Where to Sell Photos: Stock, Editorial, or Fine Art?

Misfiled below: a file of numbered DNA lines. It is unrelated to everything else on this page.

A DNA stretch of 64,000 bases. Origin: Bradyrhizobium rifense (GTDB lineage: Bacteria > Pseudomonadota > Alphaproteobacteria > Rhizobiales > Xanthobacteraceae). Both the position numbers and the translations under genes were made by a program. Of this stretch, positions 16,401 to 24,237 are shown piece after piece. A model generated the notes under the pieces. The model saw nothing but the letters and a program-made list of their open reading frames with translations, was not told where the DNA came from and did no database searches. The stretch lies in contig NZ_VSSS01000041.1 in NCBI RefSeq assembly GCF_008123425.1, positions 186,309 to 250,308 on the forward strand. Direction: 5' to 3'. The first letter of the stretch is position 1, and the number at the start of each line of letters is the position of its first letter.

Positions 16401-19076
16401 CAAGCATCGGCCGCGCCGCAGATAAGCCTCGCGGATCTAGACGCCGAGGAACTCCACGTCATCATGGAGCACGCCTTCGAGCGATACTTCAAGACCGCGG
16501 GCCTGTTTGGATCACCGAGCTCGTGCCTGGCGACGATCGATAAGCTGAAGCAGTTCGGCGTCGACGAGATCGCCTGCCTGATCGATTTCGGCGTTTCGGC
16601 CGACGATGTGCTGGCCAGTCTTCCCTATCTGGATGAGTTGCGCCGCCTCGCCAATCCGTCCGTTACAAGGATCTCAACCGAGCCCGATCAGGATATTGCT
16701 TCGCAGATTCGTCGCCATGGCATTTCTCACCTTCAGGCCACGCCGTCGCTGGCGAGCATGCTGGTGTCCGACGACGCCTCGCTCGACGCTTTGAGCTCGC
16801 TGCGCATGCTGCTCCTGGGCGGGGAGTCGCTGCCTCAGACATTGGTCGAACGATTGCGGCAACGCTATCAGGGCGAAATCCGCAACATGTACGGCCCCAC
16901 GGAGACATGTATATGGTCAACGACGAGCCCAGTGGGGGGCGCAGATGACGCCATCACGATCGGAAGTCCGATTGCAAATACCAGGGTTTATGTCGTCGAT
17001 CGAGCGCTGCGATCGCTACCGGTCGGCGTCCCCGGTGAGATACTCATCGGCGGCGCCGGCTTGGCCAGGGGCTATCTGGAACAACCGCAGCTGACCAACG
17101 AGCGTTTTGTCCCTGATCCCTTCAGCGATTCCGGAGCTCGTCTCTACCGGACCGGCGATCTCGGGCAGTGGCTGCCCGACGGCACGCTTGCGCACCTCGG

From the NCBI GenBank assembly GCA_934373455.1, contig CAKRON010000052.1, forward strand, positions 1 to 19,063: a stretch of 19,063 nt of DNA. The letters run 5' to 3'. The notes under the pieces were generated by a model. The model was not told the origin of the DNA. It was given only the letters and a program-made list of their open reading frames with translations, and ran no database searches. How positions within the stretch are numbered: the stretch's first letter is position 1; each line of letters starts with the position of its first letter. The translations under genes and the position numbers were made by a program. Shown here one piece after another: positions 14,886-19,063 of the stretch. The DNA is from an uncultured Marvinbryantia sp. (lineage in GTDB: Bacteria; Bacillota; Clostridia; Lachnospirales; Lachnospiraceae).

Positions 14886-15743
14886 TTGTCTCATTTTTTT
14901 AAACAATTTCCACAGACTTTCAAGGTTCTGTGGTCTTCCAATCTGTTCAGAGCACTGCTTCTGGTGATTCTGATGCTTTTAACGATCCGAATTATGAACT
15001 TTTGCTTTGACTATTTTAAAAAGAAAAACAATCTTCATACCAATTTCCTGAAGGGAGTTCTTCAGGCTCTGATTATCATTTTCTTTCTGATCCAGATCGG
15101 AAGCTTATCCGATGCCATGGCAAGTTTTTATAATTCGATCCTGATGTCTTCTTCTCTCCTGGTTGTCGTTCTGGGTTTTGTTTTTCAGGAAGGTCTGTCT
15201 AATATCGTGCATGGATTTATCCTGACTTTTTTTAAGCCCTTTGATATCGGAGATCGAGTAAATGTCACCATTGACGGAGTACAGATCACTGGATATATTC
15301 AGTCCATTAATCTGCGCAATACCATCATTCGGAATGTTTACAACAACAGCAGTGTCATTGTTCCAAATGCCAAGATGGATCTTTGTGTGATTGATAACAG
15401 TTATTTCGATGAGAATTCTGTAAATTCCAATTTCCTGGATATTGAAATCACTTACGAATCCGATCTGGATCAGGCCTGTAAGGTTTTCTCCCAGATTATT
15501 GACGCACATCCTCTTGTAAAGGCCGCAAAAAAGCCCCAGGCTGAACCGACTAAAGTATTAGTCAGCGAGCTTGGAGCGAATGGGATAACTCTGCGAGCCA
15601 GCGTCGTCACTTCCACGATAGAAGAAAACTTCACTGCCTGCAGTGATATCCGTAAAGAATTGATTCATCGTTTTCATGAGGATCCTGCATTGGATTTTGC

I do my share of stock photography. But I also participate in gallery shows and sell photos as fine art occasionally. While there can be some crossover, it’s usually minimal. Therefore, it’s important to know your audience, and where to sell your photos. The photos I submit for shows are very different from those I use as stock. As the name suggests, fine art images are more artistic. What that means is that I’m free to explore my own artistic vision. I can be as creative as I like, including extreme photo manipulation and/or processing in Photoshop. Whereas for stock, the images are more generic and can be used to illustrate a variety of things. They’re chosen with a more “fine toothed” technical comb, and generally only undergo processing to improve the image quality, not make it more artistic. Editorial images, on the other hand, can at times be stock, too. They tend to have a lot of story to them, and be more documentary in nature, but don’t have any artistic interpretation. It’s important to know, too, when a photo probably isn’t saleable at all. Some of your most beloved photos will probably be best suited for your family album only. And that’s fine, too — everyone needs shots like those. But they usually aren’t the best sellers. Want to know where to sell photos? Here are four examples from one of our Photo Challenges, that each fit into one of these categories: Stock, Editorial, Fine Art, or Photo Album, and a few reasons why. *** STOCK *** This photo, submitted by “kingaa” could possibly work as a stock shot. I’d have to see this image at 100% to know for sure if it’s free from artifacting, noise, or other things that might disqualify it as stock. But otherwise, it works well for these reasons: 1. It’s what I call “clean.” There are no logos or clutter — just a clear, simple, direct idea. 2. It has great human interest and action. 3. The photographer left plenty of copy space (maybe a little bit too much, getting in a bit closer would be better for stock. But the space that’s here is still useful). *** EDITORIAL *** Here’s a nice shot from “Sharon Weatherall” that might work as editorial, maybe sold with a story in a newspaper or magazine. To me, this is an editorial shot because: 1. This image has story to it, but not a general story — a specific story that could be tailor-made for an article (can’t you just see it in the local newspaper?) 2. The technicals don’t appear to be quite stock-worthy (flat light, cluttered background) 3. The identifiable people in the image could be used editorially without a model release *** FINE ART *** This shot, submitted by “Dinah,” could possibly sell as fine art. Here’s why: 1. It instantly says “Venice.” As a famous and intriguing place that many people have been to and many more would like to experience, this might sell as fine art. People purchase images with which they feel a connection. 2. I can imagine this framed and hanging on someone’s wall. 3. With the colors dancing on the water and the repetition of the boats, I see potential for this image to be a great base image. Meaning, it can be processed further, playing with the lines and colors, and turning it into an even more intriguing “art shot.” *** PHOTO ALBUM *** This photo, submitted by “bunchofprints,” is adorable. But it’s probably not saleable. This photo goes into the “Photo Album” category. Here’s why: 1. The composition is that of a snapshot, with the little boy right in the center. 2. There is a logo on his shirt that would be an issue for stock. 3. It has extreme lighting, with partial shadow and bright, overexposed highlights. Once in a while, an image might work in more than one of these categories. But generally speaking, they will lend themselves more to one than another. Knowing your intended use, and who your target audience is, will help you know where to sell your photos from the get-go. Keep it in mind when you pick up your camera, and you’ll be more likely to capture an appropriate image right up front… and be able to sell it later. [Editor’s Note: Learn more about how you can turn your pictures into cash in our free online newsletter The Right Way to Travel. Sign up here today and we’ll send you a new report, Selling Photos for Cash: A Quick-Start Guide, completely FREE.]